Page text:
The S&P 500 and Dow have gone nowhere since March 1st. The SPX had been bumping its head on 2400 until Wednesday. The Dow and the SPX have been levitating on the backs of five tech stocks: AAPL, AMZN, FB, GOOG and MSFT. AAPL alone is responsible for 25% of the Dow’s YTD gain and 13% of the SPX’s. Connected to this, the tech sector in general has bubbled up like Dutch Tulips in the mid-1630’s. The Nasdaq hit an all-time high (6,169) on Tuesday.
But, as this next chart shows, despite a handful of stocks trying to rain on the bears’ parade, there’s plenty of stocks that have been selling off:
The chart above shows the S&P 500 vs the SOX (semiconductor index), XRT (retail index), IBM and Ford since the election. The SOX index was used to represent the tech sector. You can see that, similar to the culmination of the 1999-early 2000 stock bubble, the tech stocks are bubbling up like a geyser. IBM is a tech company but its operations are diversified enough to reflect the general business activity occurring across corporate America and in the overall economy. The retail sector has been getting hit hard, reflecting the general decay in financials of the average middle class household. And Ford’s stock reflects the general deterioration in U.S. manufacturing and profitability. Anyone who believes that the unemployment rate is truly 4.4% and that the economy is doing well needs to explain the relative stock performance of the retail sector, IBM and F.
Despite the levitation of the SPX and Dow, the “hope helium” that has inflated the stock bubble since the election has been leaking out since January 1st. While many stocks in NYSE are either below their 200 dma or testing 52 week lows, the price action of the U.S. dollar index best reflects the inflation and deflation of the Trump “hope bubble:”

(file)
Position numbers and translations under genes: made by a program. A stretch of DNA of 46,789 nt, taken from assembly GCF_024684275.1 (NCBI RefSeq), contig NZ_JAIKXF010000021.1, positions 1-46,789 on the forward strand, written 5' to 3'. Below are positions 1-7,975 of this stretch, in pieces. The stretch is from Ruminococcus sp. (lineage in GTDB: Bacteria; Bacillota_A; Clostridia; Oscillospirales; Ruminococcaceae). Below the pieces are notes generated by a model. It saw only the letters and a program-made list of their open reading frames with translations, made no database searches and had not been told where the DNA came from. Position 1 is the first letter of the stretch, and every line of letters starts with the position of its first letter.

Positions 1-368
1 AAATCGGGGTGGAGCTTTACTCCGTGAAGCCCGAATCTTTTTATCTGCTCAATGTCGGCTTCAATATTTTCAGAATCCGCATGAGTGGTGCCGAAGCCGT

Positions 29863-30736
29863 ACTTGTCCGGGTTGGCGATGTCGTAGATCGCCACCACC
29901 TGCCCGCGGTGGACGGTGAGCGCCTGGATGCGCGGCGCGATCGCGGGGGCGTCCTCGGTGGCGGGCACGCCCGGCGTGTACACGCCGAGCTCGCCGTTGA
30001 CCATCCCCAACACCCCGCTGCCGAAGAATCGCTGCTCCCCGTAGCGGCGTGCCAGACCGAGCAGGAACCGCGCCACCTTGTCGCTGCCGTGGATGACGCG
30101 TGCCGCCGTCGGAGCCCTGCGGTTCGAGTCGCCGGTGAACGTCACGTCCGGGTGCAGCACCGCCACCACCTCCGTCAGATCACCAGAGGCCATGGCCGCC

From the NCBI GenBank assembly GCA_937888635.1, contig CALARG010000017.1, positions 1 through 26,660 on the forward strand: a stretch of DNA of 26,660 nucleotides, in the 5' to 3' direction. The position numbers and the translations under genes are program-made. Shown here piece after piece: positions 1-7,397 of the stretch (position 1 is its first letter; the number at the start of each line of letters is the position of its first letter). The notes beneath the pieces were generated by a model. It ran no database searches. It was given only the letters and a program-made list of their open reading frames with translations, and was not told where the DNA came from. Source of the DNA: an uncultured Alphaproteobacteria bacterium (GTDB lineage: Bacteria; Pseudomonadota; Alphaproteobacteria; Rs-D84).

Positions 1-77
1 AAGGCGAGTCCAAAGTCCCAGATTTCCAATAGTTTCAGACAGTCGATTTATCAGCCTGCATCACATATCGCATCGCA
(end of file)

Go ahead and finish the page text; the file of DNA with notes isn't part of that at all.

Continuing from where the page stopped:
I’ve always looked at the U.S. dollar as a “stock” that represents the U.S. political, financial and economic system. As you can see, U.S.A.’s stock went parabolic after the election until December 31st. Since that time, it’s deflated back down to below its trading level on election day. This has also been the fate of the average stock that trades on the NYSE. In fact, as of Friday’s close, 55% of the stocks on NYSE are below their 200 day moving average. Nearly 62% of all NYSE stocks are below their 50 dma. Just 4.37% of S&P 500 stocks are at 52-wk highs despite the fact that the SPX hit a new all-time high of 2402 on Tuesday. These statistics give you an idea of how narrow the move higher in the stock market has been, as the average stock in the NYSE/SPX/Dow indices is diverging negatively from the respective indices. The foundation of the stock market is crumbling.
The above analysis was a portion of the latest Short Seller’s Journal released last night. SSJ recommended shorting IBM in the April 23rd issue at $160. It’s down 4.6% since then. The primary short idea presented in the latest issue was down 2.3% today despite the .5% rise in the SPX. This idea is a stock trading in the mid-teens that will likely be under $5 within a year. You can find out more about the Short Seller’s Journal here: LINK